The Dragon spacecraft will spend about four weeks attached to the space station, returning to Earth with more than 4,200 pounds of research, hardware and crew supplies.
The SpaceX Dragon spacecraft is on its way to the International Space Station, after launching on the company’s Falcon 9 rocket at 2:48 a.m. EDT on May 4, 2019. A postlaunch press conference will take place today at 4 a.m. on NASA Television and the agency’s website.
Kenny Todd, manager, International Space Station Operations and Integration, NASA’s Johnson Space Center
Hans Koenigsmann, vice president, Build and Flight Reliability, SpaceX
Live coverage of the rendezvous and capture of the Dragon will air on NASA Television and the agency’s website beginning at 5:30 a.m. Monday, May 6. Capture is scheduled for 7 a.m.; installation coverage is set to begin at 9 a.m.
The Dragon spacecraft will remain at the space station for about four weeks before returning to Earth with more than 4,200 pounds of research and return cargo.
Dragon’s solar arrays are unfurled and the spacecraft will begin a carefully choreographed series of thruster firings to reach the International Space Station two days later, Monday, May 6. Dragon will deliver about 5,500 pounds of cargo to the International Space Station.
Visit www.nasa.gov/live for live coverage of the rendezvous and capture on Monday, May 6, starting at 5:30 a.m. Capture is scheduled for 7 a.m., while Dragon installation to the nadir port of the Harmony module of the station will occur at approximately 9 a.m.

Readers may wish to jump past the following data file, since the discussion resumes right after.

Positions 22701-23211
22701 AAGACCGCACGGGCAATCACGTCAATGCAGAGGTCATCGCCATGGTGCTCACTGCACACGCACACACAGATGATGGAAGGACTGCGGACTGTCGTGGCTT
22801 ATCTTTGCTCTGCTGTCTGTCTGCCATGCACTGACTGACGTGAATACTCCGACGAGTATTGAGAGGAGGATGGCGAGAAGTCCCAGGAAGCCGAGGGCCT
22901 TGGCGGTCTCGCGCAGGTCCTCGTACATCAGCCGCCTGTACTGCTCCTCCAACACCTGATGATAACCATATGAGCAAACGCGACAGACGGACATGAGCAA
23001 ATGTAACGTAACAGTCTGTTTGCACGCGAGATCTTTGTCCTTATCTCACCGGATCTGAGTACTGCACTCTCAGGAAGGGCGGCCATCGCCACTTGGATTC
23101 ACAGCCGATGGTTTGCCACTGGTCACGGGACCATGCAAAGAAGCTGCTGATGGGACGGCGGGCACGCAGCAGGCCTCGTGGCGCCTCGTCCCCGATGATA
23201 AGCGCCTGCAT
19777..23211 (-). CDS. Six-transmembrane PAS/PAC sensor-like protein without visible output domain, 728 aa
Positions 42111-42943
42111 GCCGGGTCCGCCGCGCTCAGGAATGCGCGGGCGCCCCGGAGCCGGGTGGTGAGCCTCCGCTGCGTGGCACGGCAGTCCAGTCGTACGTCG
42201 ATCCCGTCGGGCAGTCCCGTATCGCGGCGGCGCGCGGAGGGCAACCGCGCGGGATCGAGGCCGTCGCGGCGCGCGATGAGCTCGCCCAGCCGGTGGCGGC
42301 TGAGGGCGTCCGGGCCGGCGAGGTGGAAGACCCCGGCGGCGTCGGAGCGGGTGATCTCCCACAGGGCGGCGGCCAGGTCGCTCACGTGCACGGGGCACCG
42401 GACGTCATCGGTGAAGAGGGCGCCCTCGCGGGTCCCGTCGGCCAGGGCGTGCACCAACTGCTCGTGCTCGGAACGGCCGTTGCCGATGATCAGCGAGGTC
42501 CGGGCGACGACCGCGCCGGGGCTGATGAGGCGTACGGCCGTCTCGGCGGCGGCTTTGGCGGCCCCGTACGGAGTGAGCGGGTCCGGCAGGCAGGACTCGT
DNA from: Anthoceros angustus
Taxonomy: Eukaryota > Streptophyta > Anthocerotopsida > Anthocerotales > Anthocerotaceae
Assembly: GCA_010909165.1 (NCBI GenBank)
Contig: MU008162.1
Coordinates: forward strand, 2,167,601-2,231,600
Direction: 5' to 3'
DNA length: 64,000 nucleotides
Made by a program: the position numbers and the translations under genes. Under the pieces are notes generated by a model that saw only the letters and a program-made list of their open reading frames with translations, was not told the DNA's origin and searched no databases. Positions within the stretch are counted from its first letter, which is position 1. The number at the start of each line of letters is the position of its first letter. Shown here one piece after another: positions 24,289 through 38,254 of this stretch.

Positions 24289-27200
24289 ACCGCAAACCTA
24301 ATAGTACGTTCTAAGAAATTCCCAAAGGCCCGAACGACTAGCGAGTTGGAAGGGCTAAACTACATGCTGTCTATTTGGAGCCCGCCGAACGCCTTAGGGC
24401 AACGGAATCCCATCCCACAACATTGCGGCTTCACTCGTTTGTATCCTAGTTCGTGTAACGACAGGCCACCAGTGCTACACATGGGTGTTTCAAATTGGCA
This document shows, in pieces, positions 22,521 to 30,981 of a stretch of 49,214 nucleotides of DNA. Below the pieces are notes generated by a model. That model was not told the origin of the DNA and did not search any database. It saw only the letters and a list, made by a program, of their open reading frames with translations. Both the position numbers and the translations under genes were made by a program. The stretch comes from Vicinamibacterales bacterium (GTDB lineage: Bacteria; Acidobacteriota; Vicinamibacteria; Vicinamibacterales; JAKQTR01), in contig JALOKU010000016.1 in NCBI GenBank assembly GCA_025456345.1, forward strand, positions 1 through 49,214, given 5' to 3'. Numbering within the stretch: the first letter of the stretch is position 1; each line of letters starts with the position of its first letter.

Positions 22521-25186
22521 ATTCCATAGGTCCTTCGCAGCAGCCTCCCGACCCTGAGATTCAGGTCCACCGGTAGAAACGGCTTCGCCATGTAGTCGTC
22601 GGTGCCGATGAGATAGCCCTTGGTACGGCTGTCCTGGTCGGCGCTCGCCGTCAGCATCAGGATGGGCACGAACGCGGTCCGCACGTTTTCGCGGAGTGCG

The Falcon 9 rocket’s first-stage engines have finished their burn and the first stage has separated from the vehicle. As the second stage continues the flight, the first stage will aim for a landing on the Of Course I Love You drone ship in the Atlantic Ocean.
We have ignition and liftoff at 2:48 a.m. EDT of the SpaceX Falcon 9 rocket and Dragon spacecraft! It is the company’s 17th mission to deliver supplies, equipment and science materials to the International Space Station.
The vehicle is quickly climbing away from Space Launch Complex 40 at Cape Canaveral Air Force Station in Florida.
Launch preparations are proceeding smoothly, and everything is on track for liftoff of the SpaceX CRS-17 mission from Space Launch Complex 40 at Cape Canaveral Air Force Station in Florida. Fueling of the Falcon 9 launch vehicle is underway.
Meteorologists with the U.S. Air Force 45th Space Wing predict a 90% chance of favorable weather for liftoff of the SpaceX Falcon 9 rocket. The primary weather concern is ground winds.
The SpaceX Dragon will deliver more than 5,500 pounds of research investigations and equipment, cargo and supplies that will support some of the hundreds of investigations aboard the International Space Station.
NASA Television and the agency’s website are providing live coverage of the launch.